“I can just see from the documents that she had been sick,” he said a day after opening the files. “She started something but could not continue. ”
It hurt to read.
“I was crying, crying so much,” he said.
He wondered if he missed important writings or clues to her death, if he should have fought harder for her emails instead. Now, everything was lost in the cloud. Or it never existed.
Contact Matt O’Brien at 408-920-5011. Follow him at Twitter.com/Mattoyeah.
Your digital will
A user’s guide to how different Internet companies treat our digital data when we die: Google: First to create an “Inactive Account Manager” tool to choose who should have access to emails, photos, documents, YouTube videos and other information when you die, and whether you want your account to be deleted. If you don’t take action, family members will typically need a court order to access your files.Facebook: Users can choose if they want their account memorialized (setting up a permanent or temporary online memorial) or permanently deleted from the social network after they die.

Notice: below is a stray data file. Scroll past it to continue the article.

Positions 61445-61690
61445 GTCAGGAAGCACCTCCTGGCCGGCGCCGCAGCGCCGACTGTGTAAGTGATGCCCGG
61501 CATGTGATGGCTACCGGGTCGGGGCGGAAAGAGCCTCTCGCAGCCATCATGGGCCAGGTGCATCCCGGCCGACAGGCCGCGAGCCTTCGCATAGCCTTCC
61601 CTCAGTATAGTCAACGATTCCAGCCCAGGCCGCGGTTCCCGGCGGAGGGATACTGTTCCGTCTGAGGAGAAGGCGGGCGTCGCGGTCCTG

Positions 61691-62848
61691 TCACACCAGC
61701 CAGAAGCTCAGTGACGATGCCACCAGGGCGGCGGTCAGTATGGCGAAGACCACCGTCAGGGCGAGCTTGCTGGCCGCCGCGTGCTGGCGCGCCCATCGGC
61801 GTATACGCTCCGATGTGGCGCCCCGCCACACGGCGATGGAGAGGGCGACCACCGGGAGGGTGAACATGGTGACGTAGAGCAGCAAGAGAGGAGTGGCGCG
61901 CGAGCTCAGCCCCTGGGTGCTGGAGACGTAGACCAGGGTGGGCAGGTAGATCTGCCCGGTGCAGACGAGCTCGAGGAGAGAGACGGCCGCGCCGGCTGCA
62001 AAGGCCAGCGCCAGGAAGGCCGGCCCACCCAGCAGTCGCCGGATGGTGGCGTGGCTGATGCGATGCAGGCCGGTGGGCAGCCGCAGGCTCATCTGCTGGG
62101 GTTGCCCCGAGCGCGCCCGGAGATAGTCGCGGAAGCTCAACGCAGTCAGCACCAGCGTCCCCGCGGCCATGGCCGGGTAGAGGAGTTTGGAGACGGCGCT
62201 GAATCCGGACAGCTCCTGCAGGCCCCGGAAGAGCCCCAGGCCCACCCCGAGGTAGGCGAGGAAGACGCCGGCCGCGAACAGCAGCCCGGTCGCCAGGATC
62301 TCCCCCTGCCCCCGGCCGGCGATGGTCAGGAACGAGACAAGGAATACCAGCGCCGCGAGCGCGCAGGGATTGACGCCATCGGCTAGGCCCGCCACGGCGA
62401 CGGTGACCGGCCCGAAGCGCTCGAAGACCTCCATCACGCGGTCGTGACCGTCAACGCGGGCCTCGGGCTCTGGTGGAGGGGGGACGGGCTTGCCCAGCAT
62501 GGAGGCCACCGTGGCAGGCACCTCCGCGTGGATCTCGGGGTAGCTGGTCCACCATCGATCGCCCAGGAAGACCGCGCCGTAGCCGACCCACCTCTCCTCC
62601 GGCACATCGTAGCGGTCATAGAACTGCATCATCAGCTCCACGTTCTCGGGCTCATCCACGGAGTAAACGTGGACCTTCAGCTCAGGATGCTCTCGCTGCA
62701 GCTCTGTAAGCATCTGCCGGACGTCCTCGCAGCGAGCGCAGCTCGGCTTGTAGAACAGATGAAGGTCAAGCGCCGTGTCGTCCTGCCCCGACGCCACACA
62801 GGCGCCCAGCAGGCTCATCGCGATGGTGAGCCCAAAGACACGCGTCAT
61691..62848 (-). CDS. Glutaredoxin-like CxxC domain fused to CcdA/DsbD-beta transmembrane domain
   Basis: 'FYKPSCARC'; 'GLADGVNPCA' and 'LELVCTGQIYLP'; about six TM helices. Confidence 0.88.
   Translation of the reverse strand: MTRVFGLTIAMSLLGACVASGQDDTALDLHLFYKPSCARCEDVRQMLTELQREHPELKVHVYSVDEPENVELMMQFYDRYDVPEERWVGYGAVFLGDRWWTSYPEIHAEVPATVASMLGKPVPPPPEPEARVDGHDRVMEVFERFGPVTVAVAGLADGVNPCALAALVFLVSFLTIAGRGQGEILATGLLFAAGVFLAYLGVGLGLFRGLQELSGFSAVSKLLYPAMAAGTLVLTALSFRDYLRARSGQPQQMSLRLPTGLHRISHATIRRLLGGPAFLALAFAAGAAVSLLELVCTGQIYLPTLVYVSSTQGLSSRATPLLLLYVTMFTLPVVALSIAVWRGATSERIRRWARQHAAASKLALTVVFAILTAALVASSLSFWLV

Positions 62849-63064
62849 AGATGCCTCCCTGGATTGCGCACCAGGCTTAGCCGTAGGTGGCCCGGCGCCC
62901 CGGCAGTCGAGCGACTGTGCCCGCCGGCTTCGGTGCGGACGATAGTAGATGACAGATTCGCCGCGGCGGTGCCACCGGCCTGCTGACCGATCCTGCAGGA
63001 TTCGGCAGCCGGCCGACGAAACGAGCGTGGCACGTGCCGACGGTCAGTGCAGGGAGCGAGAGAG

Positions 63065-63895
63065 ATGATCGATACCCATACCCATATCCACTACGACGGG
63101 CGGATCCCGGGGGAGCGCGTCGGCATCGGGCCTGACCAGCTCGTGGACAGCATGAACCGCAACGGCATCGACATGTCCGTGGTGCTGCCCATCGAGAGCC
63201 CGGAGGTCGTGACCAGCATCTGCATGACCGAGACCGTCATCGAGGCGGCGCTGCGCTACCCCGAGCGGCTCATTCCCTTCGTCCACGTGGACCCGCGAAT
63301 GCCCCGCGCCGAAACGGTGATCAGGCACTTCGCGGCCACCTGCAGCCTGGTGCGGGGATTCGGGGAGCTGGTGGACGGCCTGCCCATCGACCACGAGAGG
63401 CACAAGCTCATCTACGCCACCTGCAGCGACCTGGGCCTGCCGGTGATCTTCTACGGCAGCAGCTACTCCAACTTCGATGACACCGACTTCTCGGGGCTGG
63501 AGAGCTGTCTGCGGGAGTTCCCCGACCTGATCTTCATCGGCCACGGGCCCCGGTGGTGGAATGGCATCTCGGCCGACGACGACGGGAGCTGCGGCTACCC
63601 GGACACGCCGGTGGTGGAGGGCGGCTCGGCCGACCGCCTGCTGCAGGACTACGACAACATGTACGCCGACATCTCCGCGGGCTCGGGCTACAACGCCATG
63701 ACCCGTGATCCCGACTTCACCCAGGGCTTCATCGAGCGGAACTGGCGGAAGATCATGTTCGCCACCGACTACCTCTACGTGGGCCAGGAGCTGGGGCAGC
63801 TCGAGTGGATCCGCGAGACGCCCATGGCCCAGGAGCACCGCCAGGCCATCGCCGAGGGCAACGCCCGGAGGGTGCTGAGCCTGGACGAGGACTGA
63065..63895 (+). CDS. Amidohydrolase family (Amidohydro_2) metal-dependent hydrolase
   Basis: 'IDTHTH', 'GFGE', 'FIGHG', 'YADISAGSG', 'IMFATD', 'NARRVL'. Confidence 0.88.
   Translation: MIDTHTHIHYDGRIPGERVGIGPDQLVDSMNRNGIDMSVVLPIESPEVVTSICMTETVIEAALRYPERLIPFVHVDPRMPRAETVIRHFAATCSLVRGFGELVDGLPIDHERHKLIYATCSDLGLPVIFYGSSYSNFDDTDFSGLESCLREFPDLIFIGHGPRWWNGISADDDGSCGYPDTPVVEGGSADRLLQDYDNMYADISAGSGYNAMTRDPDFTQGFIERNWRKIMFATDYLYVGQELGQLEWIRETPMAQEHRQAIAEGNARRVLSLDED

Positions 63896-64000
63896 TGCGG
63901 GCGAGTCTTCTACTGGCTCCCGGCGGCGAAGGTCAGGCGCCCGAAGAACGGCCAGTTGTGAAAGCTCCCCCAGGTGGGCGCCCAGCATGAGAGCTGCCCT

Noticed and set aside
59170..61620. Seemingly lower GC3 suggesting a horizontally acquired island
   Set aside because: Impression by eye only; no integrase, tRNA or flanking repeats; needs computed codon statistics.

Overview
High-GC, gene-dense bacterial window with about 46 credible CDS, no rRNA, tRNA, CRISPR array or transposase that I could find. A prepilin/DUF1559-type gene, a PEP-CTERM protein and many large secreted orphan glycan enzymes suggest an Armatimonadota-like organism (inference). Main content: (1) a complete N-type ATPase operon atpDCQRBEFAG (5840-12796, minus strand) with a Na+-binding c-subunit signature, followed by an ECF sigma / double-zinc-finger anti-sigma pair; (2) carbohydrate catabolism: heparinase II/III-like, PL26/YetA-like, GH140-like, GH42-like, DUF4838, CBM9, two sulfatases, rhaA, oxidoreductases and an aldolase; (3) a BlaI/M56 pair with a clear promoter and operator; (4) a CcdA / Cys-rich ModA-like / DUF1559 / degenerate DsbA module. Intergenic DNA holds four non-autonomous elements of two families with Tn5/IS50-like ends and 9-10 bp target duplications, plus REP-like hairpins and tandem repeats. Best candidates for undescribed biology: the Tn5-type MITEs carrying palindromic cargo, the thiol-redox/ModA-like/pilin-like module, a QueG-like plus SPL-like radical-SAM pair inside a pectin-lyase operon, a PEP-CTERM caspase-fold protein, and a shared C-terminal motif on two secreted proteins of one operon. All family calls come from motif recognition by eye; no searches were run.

Yahoo: Deletes inactive accounts and will not disclose a user’s files upon death, citing the privacy terms each user agrees to before signing up for account.
Microsoft: Deletes inactive Outlook/Hotmail accounts; discloses some data to heirs upon request or court order.
Twitter: Deletes account upon request if a user is known to be dead; does not provide anyone else access to account.